You will be redirected back to your article in seconds

Tribeca Film Review: ‘The Kill Team’

An American soldier in Afghanistan copes with his squad’s murderous conduct in Dan Krauss’ drama, based on his documentary of the same name.

Dan Krauss
Nat Wolff, Alexander Skarsgård, Adam Long, Jonathan Whitesell, Brian “Sene” Marc, Rob Morrow.

Rated R  1 hour 27 minutes

Official Site: https://www.imdb.com/title/tt6196936/

Atrocities don’t exist in a vacuum, and “The Kill Team” is most valuable — and chillingly effective — as an exposé of the means by which honorable young military men grow comfortable with perpetrating heinous crimes. Based on his 2013 documentary of the same name (and, thus, a true story), writer-director Dan Krauss’ narrative retelling depicts the methodical murderous inculcation of a young American soldier in 2010 Afghanistan, led by a committed performance from Nat Wolff and a scarily sociopathic Alexander Skarsgård. Those star turns should help make the difficult film an easier sell to mainstream audiences when, after its Tribeca Film Festival premiere, it receives a theatrical release courtesy of A24.

As with the earlier nonfiction version, Krauss’ film concerns the Maywand District murders, in which a “kill team” of U.S. soldiers stationed in the Kandahar Valley executed a number of Afghan civilians and then covered up their crimes by staging the scenes to look like attacks. The writer/director doesn’t deviate from the facts of the case, but he has changed its players’ names, beginning with protagonist Andrew Briggman (Wolff). Eager to make a difference, he’s a typical rah-rah kid, albeit one with a conscience that won’t keep quiet. Its voice grows louder after the arrival of new Staff Sergeant Deeks (Skarsgård), who unlike his predecessor, isn’t interested in winning hearts and minds so much as eradicating any threats to his men’s safety.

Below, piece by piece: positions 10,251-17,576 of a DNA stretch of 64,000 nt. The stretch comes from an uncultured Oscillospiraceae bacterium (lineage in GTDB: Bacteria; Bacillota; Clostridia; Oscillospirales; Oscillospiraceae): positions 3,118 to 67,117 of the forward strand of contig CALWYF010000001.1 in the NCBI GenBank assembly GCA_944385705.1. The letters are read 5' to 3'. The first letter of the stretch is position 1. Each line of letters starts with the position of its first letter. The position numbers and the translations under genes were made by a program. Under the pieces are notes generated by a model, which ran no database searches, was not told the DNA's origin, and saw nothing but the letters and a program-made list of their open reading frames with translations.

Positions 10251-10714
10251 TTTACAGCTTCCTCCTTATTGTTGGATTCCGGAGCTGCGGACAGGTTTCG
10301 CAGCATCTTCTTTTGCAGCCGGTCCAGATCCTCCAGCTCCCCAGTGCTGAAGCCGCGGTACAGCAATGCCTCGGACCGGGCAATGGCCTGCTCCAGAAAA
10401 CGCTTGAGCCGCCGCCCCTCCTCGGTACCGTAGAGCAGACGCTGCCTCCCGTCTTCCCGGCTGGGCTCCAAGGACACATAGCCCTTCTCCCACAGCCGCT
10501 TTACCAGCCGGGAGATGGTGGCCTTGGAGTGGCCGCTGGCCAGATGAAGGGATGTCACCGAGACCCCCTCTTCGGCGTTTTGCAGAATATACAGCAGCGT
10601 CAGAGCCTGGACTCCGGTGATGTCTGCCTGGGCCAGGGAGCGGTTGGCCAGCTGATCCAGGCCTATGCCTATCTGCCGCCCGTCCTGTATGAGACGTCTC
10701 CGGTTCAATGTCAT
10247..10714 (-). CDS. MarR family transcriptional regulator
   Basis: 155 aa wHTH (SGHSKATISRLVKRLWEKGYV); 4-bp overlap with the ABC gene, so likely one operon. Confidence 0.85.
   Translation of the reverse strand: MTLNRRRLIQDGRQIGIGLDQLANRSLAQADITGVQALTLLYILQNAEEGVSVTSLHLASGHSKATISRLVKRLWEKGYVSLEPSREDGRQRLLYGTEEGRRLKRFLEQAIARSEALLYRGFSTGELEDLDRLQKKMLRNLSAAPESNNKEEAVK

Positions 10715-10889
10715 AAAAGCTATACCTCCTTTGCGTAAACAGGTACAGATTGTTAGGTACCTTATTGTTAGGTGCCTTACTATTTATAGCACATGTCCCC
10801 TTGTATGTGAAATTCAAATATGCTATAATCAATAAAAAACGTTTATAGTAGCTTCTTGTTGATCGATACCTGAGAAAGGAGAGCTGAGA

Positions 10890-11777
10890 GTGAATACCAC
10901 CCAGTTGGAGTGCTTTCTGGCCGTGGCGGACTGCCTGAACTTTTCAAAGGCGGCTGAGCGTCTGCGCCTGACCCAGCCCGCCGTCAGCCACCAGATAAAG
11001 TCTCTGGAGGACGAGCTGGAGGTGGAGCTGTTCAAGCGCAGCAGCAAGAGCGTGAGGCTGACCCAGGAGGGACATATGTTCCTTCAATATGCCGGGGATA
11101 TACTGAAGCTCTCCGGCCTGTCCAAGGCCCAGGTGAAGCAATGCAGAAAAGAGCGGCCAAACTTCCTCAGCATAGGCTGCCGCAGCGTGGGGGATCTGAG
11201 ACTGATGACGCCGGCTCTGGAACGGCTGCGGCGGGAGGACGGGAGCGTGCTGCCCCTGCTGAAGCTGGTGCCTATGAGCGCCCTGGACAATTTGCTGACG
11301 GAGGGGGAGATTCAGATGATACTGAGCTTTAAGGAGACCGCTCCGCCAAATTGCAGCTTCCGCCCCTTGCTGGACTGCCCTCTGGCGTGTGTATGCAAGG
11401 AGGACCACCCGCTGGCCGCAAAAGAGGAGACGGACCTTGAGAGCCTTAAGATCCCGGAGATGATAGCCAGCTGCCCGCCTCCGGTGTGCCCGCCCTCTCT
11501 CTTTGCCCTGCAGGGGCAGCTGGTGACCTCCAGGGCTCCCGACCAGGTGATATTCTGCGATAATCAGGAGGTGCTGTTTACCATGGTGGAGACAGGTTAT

With a cool, calm demeanor that belies his sadistic tendencies (initially hinted at via his leg tattoos, which denote his numerous kills), Skarsgard’s Deeks is a slyly sinister authority figure. “The Kill Team” spends its first half dramatizing how Deeks’ conduct — and the situation at hand — repeatedly pushes Briggman to think that a homicidal ethos is not only justified, but warranted. “We kill people. That’s what we do,” Deeks counsels his young charges, while initiating their assignments with comments like, “Good hunting!” and, “Who’s ready to have some fun?” By casting their behavior as both enjoyable and writing-history noble, Deeks reinforces the idea that slaughter is okay and, moreover, righteous — a notion bolstered by the routine sight of mutilated soldiers, as well as anecdotes about normal-looking Arab families driving cars full of explosives.

Popular on Variety

Those impressions soon compel Briggman to accept his comrade’s comment, “You don’t win a war zip-tying people,” which has already been taken to heart by fellow grunt Rayburn (Adam Long). “The Kill Team” is best when plumbing the psychological stew that begat the Maywand District murders, as Briggman’s mounting disapproval of his squad’s tactics is muddled by his jealousy over Deeks’ selection of Rayburn as his new pet, and also his own fear — once he begins messaging his former Marine dad (Rob Morrow) about what’s taking place — of being discovered as a rat. Complicity soon follows, further complicating matters.